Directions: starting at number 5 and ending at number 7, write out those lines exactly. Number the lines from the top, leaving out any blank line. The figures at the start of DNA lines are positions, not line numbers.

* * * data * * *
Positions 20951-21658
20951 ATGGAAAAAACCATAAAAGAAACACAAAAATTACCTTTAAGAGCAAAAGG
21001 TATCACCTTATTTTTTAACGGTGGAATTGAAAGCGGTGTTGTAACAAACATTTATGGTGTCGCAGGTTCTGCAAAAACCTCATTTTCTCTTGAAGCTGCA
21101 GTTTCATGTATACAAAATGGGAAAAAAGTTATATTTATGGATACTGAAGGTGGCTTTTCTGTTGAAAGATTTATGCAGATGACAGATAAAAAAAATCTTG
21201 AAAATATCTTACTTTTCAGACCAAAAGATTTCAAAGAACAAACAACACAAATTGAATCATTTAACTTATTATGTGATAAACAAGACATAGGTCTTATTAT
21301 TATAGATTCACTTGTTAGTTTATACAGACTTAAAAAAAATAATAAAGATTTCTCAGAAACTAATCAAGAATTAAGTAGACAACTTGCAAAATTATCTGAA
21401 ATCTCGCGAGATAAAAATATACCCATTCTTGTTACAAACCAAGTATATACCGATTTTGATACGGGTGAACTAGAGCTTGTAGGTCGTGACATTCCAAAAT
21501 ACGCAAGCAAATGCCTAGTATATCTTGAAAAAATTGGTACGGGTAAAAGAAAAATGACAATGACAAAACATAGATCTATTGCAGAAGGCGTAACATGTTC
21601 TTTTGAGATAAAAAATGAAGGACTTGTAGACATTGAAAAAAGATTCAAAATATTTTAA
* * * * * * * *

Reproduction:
21201 AAAATATCTTACTTTTCAGACCAAAAGATTTCAAAGAACAAACAACACAAATTGAATCATTTAACTTATTATGTGATAAACAAGACATAGGTCTTATTAT
21301 TATAGATTCACTTGTTAGTTTATACAGACTTAAAAAAAATAATAAAGATTTCTCAGAAACTAATCAAGAATTAAGTAGACAACTTGCAAAATTATCTGAA
21401 ATCTCGCGAGATAAAAATATACCCATTCTTGTTACAAACCAAGTATATACCGATTTTGATACGGGTGAACTAGAGCTTGTAGGTCGTGACATTCCAAAAT